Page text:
Greetings, Wofa! I hope you and the whole abusua are coping with life in the village. Those of us in the city are also doing well, despite the noisy lamentations of General Ntontom and his folks that life under President Nana Dee is hard.
Yes, you heard right! I call it ‘noisy lamentations’ because they and their complaints are not genuine. If they were, they wouldn’t be charging a whopping 420,000 cowries just for one to have the opportunity to hold the flag embossed with the eagle-headed umbrella. I have a long konkonsa on that episode; but let’s leave it for another day.
Abusuapanin, I’ve received numerous congratulatory messages after bagging a masters degree (M. A EDUCATION) from the university of Ghana. Despite your chronic waist pains, you graced the occasion with your presence. I’m grateful! And to those who did not receive invitation to the event, do accept my apologies for the oversight!
As you may already be aware, your nephew was in a dilemma whether to go for a law degree (LLB) or for a masters programme. He opted for the latter; and the rest, they say, is history.
The admission process was a rigorous one. Applicants were surprised to realise that they had to pass an entrance exam to gain admission. Your nephew was apprehensive at first. But by the time he left the exam hall, he knew that only the witches in his family, if there were any, could change the course of the tide of his destiny.
The journey started in April 2017. It wasn’t a bed of roses, but we managed to sail through by dint of hard work and the grace of the Bearded Old Man above. For sure, it wouldn’t have been possible without the guidance of the dynamic and hardworking faculty members of the Department of Teacher Education.
Educational Foundation. He is not the darling lecturer of many students because of his insistence on punctuality. He is not oblivious of that fact, but he isn’t bothered about it at all. He was also my supervisor for Special Topic One and Two. Aside the academic training, I will forever be grateful to him for imbibing time consciousness in me. Best of luck as the acting Executive Secretary at National Accreditation Board (NAB), Doc!
Dr Ernest Ampadu, acting head of department, is the type I will describe as a perfect gentleman. He is affable and very studious. He taught me two courses, Practice of Teacher Education and Qualitative Research Methods. He may not remember; but I will forever remember his words of motivation to me, when I felt bad for scoring B+ in Practice of Teacher Education. Doc, thanks for the intellectually stimulating class!
Dr Paul Butakor is the kind that minces no words. He calls a spade by its real name, not caring whose ox is gored. He taught me Quantitative Research Methods and was my supervisor for Practice Based Internship. I will always remember him for the advice he gave the whole cohort about one using the YouTube to educate oneself. I heeded his counsel and I’m the better for it. Doc, naagode! (He speaks fluent Hausa, so he would understand.)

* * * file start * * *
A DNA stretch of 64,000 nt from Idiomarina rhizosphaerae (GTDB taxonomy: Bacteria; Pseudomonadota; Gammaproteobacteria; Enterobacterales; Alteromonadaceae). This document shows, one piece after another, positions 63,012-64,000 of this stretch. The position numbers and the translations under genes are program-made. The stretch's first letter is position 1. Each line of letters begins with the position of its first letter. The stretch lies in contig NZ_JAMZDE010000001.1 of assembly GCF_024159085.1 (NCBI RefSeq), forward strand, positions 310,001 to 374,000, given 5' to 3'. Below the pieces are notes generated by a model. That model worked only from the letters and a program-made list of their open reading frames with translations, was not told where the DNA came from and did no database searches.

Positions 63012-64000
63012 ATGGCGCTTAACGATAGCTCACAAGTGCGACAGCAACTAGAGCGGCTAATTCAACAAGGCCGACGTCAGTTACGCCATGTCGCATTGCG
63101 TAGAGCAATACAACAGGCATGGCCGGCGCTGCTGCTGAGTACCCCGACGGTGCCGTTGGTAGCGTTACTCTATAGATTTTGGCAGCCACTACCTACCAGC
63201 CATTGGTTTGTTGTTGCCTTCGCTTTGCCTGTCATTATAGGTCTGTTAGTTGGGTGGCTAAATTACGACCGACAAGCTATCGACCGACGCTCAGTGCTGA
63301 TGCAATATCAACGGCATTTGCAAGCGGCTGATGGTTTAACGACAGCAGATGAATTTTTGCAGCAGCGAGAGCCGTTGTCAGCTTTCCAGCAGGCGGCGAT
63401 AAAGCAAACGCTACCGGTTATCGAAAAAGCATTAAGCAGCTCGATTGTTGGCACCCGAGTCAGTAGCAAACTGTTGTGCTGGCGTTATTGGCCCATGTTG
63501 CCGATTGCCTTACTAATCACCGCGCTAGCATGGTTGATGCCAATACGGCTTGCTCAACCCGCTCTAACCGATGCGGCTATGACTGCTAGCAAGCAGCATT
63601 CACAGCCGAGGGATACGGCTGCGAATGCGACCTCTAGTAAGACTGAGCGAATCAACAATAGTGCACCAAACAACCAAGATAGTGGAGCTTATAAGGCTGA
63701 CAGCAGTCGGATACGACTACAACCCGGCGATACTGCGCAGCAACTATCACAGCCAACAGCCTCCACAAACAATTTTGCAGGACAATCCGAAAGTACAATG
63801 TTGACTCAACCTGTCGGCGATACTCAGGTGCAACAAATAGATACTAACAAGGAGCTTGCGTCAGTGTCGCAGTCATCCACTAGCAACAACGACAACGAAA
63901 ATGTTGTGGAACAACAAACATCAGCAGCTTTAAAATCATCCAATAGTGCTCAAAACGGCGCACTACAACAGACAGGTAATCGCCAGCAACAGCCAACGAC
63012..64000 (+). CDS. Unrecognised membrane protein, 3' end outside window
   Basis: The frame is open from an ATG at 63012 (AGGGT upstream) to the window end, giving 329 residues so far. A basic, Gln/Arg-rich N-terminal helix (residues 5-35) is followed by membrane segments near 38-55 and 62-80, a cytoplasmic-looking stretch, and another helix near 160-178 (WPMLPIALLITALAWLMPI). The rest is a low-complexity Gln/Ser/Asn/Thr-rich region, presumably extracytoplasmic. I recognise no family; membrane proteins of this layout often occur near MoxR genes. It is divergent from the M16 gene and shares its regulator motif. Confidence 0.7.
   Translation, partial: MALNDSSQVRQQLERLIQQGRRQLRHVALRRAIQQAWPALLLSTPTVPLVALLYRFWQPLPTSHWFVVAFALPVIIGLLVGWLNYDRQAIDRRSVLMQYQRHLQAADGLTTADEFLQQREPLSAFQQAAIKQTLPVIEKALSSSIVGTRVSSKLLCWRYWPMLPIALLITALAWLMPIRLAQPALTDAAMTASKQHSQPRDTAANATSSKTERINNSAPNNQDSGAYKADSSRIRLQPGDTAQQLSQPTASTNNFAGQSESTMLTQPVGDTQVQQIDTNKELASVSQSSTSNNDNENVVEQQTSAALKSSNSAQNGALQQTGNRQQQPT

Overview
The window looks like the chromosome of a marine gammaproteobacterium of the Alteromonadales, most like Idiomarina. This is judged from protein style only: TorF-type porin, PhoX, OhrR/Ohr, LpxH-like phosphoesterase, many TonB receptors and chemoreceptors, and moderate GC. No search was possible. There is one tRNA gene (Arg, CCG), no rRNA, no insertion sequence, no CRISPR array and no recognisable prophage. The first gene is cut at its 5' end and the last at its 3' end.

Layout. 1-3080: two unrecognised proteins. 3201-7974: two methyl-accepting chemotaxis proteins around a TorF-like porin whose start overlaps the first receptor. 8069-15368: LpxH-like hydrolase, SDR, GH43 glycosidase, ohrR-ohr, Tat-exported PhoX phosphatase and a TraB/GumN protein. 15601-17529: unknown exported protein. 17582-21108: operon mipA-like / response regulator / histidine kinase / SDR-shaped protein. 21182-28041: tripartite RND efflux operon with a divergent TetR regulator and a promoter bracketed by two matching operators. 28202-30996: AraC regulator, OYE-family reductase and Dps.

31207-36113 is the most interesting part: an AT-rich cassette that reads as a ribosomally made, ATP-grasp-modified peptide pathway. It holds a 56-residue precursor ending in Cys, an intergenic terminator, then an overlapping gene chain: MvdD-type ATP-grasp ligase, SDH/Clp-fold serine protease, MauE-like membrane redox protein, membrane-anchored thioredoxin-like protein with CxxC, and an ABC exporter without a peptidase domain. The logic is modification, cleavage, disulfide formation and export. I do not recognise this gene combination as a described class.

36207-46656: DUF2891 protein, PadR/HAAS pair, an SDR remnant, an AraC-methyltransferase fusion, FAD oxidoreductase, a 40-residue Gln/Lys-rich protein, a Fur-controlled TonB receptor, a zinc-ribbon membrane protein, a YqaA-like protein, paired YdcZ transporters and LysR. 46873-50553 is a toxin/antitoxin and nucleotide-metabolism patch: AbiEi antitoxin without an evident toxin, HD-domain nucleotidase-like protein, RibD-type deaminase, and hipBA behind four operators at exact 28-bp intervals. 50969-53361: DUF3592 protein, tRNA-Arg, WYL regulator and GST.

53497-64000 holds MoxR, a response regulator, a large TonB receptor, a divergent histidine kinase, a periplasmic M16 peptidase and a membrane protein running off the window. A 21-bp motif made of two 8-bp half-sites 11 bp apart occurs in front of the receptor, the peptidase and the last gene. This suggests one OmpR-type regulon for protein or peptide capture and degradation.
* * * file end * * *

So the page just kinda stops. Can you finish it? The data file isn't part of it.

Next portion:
Dr Yaa Cole is a lady in the true sense of the word. Listening to her speak the Queen’s language makes one feel like a novice. She taught me two courses, Methods of Teaching and Records of Instructional Practice. What the cohort has learnt from this lady could not be learnt from reading a thousand books. It’s unfortunate she had relocated to the United States and was not present at the graduation. Doc, thanks for rekindling the love for teaching in us!
One cannot forget Dr Samuel Amponsah for the ease with which he marries theories to practice when it comes to management in education. He taught me two courses, Educational Management and Supervision and Educational Evaluation and School Improvement. Dr ‘Fayol’, we salute you for making us better educational managers!
Dr Abraham Okrah taught me two courses, Practice of Teaching and Principles of Curriculum Development. He was also my supervisor for Practice Based Internship. One cannot thank him enough for the pieces of advice. His smile is so infectious that my students never stopped asking about him, after meeting him only once. Doc, I’m grateful for the insightful comments on my teaching practice!
Dr Rita Yeboah is the youngest of them all. She taught me Game Based Learning. She introduced the class to new perspectives of teaching using games and their elements. Her absence at the graduation broke my heart because I wanted us to take a picture for posterity. All the same, thank you for the wonderful intellectual intercourse, Doc!
Last, but not the least, is Mr Elliot Kumassah. The soon-to-be doctorate holder taught me Inclusive Education and also guided me with my Special Topic Two. His was also an insightful class. Doc, the class says I should ask whether you are an ‘itinerant’ teacher or a ‘peripatetic’ one. We are grateful, Doc!
To the acting Dean of the School of Education and Leadership, the administrator, faculty members and all the support staff, I say thank you, on behalf of the M. A EDUCATION 2017 cohort, for making a tortuous journey very pleasant. Many shall return for the MPHIL and possibly PhD.
Hope to see you soon, Deo volente!
From Agya Kwaku Ogboro